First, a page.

Do you love dogs? Or do you know someone who does? We can already see you nodding your heads.
It comes as no surprise that the bond between humans and dogs transcends all scientific laws. From time to time, stories keep popping up about pet-owners who went to the absolute extremes just to ensure that their pets were safe. Verily, their connection is far beyond just platonic.
But we have some good news for all pet lovers. A new research from Northeastern University, Boston, hints that human-animal relationships might actually be more tangible than the first thought.
They suggested that the human-dog friendships are even stronger than human-human friendships, and we’re not that surprised.
The co-authors worked on 240 test subjects of ages 18 to 25 and worked out the magnitude of their empathy towards a dog, a child, and an adult.
It came as no shock when a dog’s and a child’s suffering incited more empathy as compared to that incited by the story of an adult’s suffering.
The research was headed by the Brudnick Centre on Violence and Conflict situated at the Northeastern University in Boston.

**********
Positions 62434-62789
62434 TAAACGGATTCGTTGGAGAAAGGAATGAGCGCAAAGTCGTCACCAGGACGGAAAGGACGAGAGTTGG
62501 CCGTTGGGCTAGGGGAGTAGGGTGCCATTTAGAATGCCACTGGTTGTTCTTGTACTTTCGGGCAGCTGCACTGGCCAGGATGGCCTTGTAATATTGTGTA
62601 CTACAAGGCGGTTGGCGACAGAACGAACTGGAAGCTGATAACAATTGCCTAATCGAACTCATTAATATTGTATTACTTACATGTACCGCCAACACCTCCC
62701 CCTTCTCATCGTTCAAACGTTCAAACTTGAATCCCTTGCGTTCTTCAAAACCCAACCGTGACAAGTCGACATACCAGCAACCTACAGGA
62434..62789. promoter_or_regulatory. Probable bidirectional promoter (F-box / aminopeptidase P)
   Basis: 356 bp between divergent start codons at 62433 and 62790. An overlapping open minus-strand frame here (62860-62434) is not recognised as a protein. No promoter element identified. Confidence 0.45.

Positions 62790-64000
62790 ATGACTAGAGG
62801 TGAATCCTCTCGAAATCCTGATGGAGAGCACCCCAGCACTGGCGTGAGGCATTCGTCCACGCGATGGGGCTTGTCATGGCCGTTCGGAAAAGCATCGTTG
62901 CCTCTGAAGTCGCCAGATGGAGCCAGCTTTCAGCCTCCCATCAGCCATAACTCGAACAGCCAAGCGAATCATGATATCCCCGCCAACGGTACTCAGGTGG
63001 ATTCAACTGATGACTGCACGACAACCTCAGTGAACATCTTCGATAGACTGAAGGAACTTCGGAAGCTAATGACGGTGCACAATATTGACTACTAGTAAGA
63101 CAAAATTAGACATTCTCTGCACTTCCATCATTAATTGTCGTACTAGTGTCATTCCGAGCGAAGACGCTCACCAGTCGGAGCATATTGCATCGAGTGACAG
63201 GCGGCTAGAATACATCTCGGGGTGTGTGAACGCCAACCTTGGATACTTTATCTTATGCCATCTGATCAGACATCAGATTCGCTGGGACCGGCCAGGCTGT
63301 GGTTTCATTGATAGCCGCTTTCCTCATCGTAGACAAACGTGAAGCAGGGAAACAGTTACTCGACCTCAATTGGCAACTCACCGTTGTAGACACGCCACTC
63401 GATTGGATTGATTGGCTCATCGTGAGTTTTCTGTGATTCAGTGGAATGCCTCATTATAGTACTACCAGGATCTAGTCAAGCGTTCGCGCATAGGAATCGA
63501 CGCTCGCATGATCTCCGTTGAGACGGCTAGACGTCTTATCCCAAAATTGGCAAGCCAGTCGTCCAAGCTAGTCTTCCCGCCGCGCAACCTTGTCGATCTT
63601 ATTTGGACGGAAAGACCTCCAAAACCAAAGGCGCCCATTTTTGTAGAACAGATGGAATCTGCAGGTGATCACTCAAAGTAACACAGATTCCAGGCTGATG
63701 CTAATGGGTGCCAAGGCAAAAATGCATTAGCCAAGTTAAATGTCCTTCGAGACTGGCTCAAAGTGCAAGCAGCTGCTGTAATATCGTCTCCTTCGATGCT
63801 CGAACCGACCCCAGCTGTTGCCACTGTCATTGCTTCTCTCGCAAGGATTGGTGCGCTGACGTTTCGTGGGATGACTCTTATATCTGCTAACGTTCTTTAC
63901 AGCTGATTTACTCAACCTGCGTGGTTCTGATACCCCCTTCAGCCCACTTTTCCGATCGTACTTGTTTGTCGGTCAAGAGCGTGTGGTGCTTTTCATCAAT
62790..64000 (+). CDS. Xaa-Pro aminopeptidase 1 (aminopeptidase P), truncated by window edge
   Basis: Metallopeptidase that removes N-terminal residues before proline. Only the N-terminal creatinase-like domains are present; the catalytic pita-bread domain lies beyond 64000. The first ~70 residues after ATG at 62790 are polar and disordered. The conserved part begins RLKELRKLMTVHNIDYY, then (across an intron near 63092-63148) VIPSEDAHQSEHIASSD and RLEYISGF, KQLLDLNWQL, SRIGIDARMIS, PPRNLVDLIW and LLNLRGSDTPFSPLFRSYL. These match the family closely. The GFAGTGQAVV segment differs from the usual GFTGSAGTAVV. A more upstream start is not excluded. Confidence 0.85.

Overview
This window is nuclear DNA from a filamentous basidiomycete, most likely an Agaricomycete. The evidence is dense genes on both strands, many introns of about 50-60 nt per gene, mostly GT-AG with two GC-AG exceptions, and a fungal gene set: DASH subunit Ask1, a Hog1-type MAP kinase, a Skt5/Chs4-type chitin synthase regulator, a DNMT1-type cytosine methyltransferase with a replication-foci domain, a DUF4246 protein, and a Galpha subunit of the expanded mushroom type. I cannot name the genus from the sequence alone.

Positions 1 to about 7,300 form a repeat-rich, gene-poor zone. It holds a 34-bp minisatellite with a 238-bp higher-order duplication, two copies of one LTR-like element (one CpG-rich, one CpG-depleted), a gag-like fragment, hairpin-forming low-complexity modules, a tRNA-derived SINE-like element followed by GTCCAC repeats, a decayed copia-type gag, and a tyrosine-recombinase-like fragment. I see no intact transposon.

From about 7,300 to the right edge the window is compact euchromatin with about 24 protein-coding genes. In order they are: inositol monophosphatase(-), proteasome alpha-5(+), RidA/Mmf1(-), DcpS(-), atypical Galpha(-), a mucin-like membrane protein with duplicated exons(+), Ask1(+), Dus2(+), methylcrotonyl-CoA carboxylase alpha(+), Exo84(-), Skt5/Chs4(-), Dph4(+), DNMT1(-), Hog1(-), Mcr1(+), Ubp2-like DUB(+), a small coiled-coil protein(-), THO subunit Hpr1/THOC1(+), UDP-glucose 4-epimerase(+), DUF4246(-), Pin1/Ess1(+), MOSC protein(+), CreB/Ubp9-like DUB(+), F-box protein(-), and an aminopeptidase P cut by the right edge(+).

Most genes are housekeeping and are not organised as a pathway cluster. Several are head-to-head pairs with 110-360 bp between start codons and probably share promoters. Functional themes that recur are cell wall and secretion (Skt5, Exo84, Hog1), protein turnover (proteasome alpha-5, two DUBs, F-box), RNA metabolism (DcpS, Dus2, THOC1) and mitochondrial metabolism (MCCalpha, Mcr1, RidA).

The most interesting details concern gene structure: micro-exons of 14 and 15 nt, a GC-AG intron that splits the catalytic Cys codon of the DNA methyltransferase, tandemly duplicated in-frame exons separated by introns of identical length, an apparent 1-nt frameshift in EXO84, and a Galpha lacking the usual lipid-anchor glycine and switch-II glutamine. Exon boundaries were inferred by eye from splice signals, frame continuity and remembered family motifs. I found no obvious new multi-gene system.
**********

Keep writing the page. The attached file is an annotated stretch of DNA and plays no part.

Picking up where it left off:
Jack Levin, along with co-author Arnold Arluke, initiated this study on human empathy and found some breathtaking results.
240 test subjects of all genders approached Levin and Arluke, aged between 18 and 25. The professors gave the subjects fictional news to read about various subjects being beaten – an adult in their 30s, a toddler, a 6-year-old adult dog, and a puppy.
The fake article shared the story of an attack on the subject, stating that a policeman found them with a broken leg, deep lacerations, and in an unconscious state. The article also went on to state that the perpetrator was not yet caught.
The study found that the puppy and the toddler received more sympathy than the adult.
The experts are of the view that human empathy extends further for animals and children as we deem them helpless and innocent.
Levin said that the study might suggest that humans consider adult dogs dependant and helpless just like their juvenile counterparts, which might not always be true. Additionally, adult humans are pictured as more independent and capable than children, while adult dogs are just viewed as bigger puppies.
Levin and Arluke believe that this biased empathy extends to all animals, like cats and rabbits.
Of course, for us dog lovers, the study is most likely not surprising. This just proves what we knew all along!
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